Submitted to: Synthetic Communications
Publication Type: Peer Reviewed Journal
Publication Acceptance Date: 6/11/2003
Publication Date: 6/17/2003
Citation: PETROSKI, R.J. OXIDATION OF MONOTETRAHYDROPYRANYLATED SHORT-CHAIN SYMMETRICAL DIOLS. SYNTHETIC COMMUNICATIONS. 2003. v. 33(18). p. 3243-3250.
Interpretive Summary: Due to customer concerns about the effect on the environment resulting from the continued use of broad-spectrum pesticides for crop protection and herbicides for the control of invasive weeds, we are developing pest and weed control strategies requiring the use of less pesticide and less herbicide. Insects produce a chemical substance, termed a pheromone, that selectively attracts members of its own species, usually for mating. We can use pheromone-baited traps in fields to monitor for the presence and numbers of specific insect pests and thus precisely time the use of pesticide sprays or measure the dispersal of a weed-biocontrol insect. There is strong interest in the use of certain insect pheromones as part of an effective strategy to control insect pests and invasive weeds; however, the pheromones are not available for use until robust synthetic pathways leading to the target compounds have been developed. Specifically, a new process has now been developed to prepare vital synthetic intermediates that should facilitate the production of certain insect pheromones for field evaluation. The potential use of these pheromones, in crop protection or invasive weed biocontrol, is more likely as a result of the research efforts.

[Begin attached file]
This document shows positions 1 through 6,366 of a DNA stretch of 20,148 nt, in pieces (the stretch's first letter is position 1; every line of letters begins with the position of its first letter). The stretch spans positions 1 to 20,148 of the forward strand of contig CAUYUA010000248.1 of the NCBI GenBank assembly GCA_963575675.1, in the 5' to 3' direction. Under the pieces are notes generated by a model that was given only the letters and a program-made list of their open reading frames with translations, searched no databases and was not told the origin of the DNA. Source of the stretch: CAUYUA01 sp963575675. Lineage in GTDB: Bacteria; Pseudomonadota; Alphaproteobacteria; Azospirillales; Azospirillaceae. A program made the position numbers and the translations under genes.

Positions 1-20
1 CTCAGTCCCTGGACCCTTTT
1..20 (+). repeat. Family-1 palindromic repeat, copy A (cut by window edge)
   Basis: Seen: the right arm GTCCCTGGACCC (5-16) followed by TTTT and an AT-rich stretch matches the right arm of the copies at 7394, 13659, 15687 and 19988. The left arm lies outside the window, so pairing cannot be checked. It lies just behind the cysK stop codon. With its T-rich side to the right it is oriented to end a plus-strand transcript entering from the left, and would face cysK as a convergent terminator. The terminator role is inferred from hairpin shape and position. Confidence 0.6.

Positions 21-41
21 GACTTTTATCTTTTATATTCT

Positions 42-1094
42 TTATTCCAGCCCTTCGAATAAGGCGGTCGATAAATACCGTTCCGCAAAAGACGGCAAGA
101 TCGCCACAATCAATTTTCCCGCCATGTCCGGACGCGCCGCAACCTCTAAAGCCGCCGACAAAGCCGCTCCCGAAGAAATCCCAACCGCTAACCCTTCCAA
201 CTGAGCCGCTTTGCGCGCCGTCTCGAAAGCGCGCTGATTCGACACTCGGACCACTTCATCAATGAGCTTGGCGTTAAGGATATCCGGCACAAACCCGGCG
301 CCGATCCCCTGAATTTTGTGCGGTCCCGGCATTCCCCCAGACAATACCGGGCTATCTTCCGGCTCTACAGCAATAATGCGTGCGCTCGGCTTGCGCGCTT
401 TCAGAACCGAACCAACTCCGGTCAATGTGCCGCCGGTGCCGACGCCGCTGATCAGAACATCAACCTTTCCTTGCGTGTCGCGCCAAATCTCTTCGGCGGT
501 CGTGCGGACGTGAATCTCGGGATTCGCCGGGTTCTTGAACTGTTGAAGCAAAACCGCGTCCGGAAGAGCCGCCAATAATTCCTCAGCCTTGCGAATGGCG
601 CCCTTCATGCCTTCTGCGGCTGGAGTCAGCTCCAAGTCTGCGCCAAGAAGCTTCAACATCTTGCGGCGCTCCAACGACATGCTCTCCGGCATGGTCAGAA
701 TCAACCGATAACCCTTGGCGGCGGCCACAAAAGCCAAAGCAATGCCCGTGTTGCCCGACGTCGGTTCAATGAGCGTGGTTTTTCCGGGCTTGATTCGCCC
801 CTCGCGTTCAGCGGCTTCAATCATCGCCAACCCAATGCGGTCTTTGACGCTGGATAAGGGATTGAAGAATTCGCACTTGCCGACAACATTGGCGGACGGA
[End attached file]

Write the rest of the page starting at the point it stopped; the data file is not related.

Technical Abstract: The free hydroxyl functions of monotetrahydropyranylated three- to five-carbon symmetrical primary diols are oxidized to aldehydes, without cleavage of the protective group. By using a pyridinium dichromate in CH2Cl2, the oxidation procedure improved for these specific compounds. Anhydrous MgSO4 serves as a water scavenger.